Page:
Synology has a reputation for producing top quality, pro-level NAS devices more suited to business use than in the home, but the DiskStation DS218play is a much more accessible option for amateur photographers. While offering typical NAS options, it's also a versatile home media hub that's able to stream images and video to computers and mobile devices, as well as Samsung TVs, Apple TV, Chromecast and DLNA devices. The versatile built-in multimedia players - Video Station, Photo Station, and Audio Station, each of which having a companion mobile app - make it effortlessly easy to access and view your media files.
Though pricier than some entry-level NAS devices on this list, the DS218play adds value with a generous 1GB of DDR4 RAM, a 1.4GHz quad-core processor, RAID capability and hardware data encryption.
Just bear in mind that you'll need to factor in the extra cost of two hard disks to make the DS218play operational.
Buffalo's dual-drive LinkStation 220 will cost you little more than a more basic single-drive NAS, but with two drives inside comes options for RAID drive mirroring, giving you extra data security in the unlikely event of hard disk failure.
And the features don't stop there. There's easy automatic backup for PCs and Apple Time Machine compatibility, and the drive is DLNA Certified so it can be used as an iTunes media server. But the standout feature is its built-in BitTorrent client that'll allow you to download and upload without needing to use your computer.
2TB, 4TB, 6TB and 8TB capacities are available, with the 8TB model making the most sense for long-term storage, and it's the best value.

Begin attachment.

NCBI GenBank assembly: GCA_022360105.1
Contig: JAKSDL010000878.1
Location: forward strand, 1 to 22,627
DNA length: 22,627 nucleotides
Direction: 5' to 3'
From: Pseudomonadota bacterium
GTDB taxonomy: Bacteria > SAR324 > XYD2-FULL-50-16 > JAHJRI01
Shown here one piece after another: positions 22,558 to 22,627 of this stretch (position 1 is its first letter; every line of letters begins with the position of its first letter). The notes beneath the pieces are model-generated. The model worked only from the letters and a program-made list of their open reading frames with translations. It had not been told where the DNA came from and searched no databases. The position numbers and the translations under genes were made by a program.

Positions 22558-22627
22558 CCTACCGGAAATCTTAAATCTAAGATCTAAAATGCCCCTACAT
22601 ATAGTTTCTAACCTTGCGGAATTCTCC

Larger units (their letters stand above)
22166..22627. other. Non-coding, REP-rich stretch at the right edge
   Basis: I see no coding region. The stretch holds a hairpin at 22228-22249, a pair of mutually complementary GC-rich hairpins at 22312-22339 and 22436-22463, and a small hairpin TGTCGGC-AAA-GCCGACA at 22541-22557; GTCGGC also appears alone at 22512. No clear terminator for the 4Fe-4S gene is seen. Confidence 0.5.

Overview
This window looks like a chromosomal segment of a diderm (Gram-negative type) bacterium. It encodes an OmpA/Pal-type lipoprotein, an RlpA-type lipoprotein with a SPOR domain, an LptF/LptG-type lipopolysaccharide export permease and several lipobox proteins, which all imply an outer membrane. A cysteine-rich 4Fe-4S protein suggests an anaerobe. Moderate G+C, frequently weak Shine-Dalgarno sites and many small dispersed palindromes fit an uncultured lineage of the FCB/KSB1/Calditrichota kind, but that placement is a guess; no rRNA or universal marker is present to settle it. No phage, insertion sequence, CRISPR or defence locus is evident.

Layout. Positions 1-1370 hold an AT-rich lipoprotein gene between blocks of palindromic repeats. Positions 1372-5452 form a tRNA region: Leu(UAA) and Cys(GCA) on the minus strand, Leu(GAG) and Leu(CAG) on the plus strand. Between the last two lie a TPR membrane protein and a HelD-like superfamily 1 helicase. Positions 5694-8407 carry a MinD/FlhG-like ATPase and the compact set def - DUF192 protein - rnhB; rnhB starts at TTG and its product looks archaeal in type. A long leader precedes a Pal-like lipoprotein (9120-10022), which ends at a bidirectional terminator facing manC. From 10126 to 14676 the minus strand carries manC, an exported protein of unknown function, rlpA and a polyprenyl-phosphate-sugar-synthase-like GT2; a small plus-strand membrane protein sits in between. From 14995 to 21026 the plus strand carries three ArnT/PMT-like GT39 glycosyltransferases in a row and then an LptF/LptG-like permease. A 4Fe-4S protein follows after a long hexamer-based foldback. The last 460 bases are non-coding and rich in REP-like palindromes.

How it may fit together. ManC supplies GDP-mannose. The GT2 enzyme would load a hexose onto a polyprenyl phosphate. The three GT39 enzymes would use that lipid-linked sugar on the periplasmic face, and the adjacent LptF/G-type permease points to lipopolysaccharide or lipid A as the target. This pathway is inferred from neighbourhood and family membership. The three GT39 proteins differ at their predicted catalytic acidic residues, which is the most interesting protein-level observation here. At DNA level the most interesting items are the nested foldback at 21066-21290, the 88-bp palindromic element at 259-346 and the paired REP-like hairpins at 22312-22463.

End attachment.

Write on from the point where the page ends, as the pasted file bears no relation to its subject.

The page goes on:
If you’re after a feature-rich NAS storage solution that will do a brilliant job of safely storing your photos and videos, while also allowing you to access and share them online, then the QNAP TS-251+ NAS drive is a great investment. It comes with two drive bays to allow you to use dual hard drives in a RAID array of your choice, and there’s loads of apps available to make use of its features.
You can access your photos from the QNAP TS-251+ NAS drive on your smartphone using the QPhotos app, and you can easily set it up so that your PC or Mac sees the QNAP TS-251+ NAS drive as if it was a hard drive installed in the PC itself – which makes saving and editing your photos direct from this NAS device incredibly easy.
This drive doesn’t come with hard drives installed, however. It’s easy enough to add your own – and means you can pick drives that suit your needs and budget – but you’ll need to factor in the additional cost.
If you’re a professional photographer that runs a studio or business and you hold a lot – and we mean a lot – of photographs or videos for clients, then the Synology DiskStation DS1019+ NAS drive is an ideal investment. It’s a powerful – and fast – NAS device that will allow you to store and edit photographs remotely.
It has loads of expandability options and can hold up to 160TB of data with an expansion unit, so you can grow the Synology DiskStation DS1019+ alongside your business.
While its impressive specs are good for pro users, if you’re a casual photographer, this is likely overkill.
Recommended hard disks for NAS drives
Some of the NAS drives above will not come supplied with the actual 3.5in hard drives that you need. We'd recommend using heavy-duty models, designed specifically for NAS use. These are the top two options we'd consider, offering a good combination of robustness and value…